Urban analyst blames predators for what's wrong

May 24, 1994|By JACQUES KELLY

A University of Maryland professor was getting a lot of publicity in 1980 by calling attention to the revitalization of many of Baltimore's neighborhoods.

At that time, Melvin R. Levin, today based at College Park's Institute for Urban Studies, documented the substantial increase in housing values in older city communities.

Middle-class people were attracted to the 19th century homes in neighborhoods like Union Square, Butchers Hill and Mount Vernon.

Now, 14 years later, Levin is not so optimistic about Baltimore and other U.S. cities he has studied. Some of his conclusions are found in his latest book, "Outside Looking In: Immigration and Development."

What has curbed Baltimore's residential urban renaissance?


"The predators have made life intolerable. The middle class in the cities react to the horror stories and the media barrage about the crime," Levin says.

"Today renovated, middle-income housing is harder to sell. There isn't the confidence in the older parts of the cities as there was in 1980."

"The crime rate," he says, "is highest in the poor neighborhoods, but it laps over and scares middle-class residents."

"Of course there was city crime in 1980. But people buying houses in old neighborhoods bought a strong lock and had a dog. They didn't really worry about it."

At the same time, he says, it is not only U.S. cities that are being affected by crime. "There's a wider urban crime picture. It affects London, Paris and Moscow, especially Moscow," he says.

Levin, a past president of the American Institute of Certified Planners, has studied population movements, often in distressed areas, since the 1950s.

He describes the first group of people to move away from cities as workers who still returned Monday through Friday by commuting to downtown jobs.

"The second wave increasingly limited its contact with downtowns by moving its workplace to the suburbs or worked by computer. Shopping and leisure activities were in the suburbs as well," he says.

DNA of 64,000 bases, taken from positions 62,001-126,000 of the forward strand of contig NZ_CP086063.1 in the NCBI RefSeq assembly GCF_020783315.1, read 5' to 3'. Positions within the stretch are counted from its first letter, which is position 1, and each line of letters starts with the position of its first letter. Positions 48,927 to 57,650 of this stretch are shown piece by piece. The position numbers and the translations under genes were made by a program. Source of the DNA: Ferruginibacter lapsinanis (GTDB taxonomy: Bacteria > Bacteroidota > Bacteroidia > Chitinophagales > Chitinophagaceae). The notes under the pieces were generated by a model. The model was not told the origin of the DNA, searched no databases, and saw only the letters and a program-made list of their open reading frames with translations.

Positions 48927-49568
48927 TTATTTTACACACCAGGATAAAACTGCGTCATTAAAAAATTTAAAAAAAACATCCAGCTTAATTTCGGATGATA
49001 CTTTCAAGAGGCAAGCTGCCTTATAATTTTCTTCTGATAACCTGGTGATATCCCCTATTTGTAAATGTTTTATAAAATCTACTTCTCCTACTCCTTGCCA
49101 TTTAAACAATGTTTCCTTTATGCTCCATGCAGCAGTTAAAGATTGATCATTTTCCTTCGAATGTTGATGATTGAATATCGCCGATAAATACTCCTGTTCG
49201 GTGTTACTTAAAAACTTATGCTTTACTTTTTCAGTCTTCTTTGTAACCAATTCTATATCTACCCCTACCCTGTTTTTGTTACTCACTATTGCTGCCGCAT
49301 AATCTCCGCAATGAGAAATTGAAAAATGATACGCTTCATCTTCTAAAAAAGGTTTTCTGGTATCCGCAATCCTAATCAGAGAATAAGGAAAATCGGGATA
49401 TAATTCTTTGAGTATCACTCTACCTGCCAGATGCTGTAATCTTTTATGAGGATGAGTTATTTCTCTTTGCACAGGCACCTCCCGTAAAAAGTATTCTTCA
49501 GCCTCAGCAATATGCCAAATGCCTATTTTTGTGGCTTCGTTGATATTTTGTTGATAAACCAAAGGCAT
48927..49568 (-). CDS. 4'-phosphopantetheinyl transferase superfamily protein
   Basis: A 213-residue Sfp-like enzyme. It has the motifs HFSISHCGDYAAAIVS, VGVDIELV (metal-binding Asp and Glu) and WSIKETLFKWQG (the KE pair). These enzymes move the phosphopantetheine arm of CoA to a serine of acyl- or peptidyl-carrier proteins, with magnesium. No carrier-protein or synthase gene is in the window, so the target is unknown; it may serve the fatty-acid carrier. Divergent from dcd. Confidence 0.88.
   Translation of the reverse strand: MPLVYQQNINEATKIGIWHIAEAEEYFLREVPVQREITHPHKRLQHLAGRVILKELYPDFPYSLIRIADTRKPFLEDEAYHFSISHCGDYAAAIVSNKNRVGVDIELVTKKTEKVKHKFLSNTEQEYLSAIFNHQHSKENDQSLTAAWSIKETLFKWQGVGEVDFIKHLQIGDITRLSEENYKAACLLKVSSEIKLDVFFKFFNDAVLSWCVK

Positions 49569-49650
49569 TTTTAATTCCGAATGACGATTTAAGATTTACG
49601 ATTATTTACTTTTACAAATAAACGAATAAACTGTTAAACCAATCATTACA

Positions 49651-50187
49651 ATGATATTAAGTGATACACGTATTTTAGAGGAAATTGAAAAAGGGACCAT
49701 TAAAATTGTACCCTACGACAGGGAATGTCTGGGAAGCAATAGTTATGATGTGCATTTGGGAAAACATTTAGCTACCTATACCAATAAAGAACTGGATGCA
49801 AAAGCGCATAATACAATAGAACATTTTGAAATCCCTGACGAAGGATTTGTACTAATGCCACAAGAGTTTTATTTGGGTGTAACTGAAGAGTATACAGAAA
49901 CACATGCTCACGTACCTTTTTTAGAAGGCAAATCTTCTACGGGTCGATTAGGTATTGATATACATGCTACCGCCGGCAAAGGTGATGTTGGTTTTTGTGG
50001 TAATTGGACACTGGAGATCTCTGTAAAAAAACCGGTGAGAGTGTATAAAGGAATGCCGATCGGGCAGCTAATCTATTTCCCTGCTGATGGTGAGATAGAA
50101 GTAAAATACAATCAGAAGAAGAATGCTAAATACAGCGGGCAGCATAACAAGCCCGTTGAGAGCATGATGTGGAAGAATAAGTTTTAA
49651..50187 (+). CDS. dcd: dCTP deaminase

A more recent trend he has observed is the "walled city," a community, "essentially seceding from a larger society," with gates where a homogenous resident group can count on "civil behavior of like people. It is a direction that people are moving toward," he says.

He praises Baltimore in a qualified manner by pointing out that this city's fortunes were improved by some of the steps it did not take: We did not enact rent control or a city payroll tax. We kept "broad in-town highways cutting through established neighborhoods" to a minimum and did not engage in "numerous, massive total-clearance urban renewal projects."

"To the observer familiar with New York and other large cities, Baltimore housing is built to a human scale, with far fewer endless blocks of four- and six-story -- or higher -- apartment buildings that not only proved so vulnerable to arson, vandalism or sheer neglect in other cities but were also far beyond the financial and human resources of individual owner-occupants to buy, renovate and preserve," Levin writes.

On the minus side, Baltimore failed to give the middle class confidence in the schools.

"After promises, promises and promises, the schools haven't turned around. I know there are parents in the cities who give public schools a chance until their children turn 12, but not after that," he says.

Levin believes the substance that cripples the urban poor is not heroin or cocaine, but alcohol. "No wonder the pastors and the community groups are fighting the billboard ads," he says.

In the years from 1980 to 1994, Levin notes, the city made some gains. He cites the Inner Harbor and Oriole Park at Camden Yards, "although it's questionable who pays for what there," he says.

He cites the fatherless welfare family. "Instead of a husband, you marry the welfare system. The government is being asked to take over as the husband and the tutor and everything else," he says.

"All the difficulties in 1980 have grown dire in 1994," he says.

"There's been a consensus between liberals and conservatives that the old system isn't working. Liberals might say government intervention might still be useful. The conservatives say government has had its chance," Levin says.

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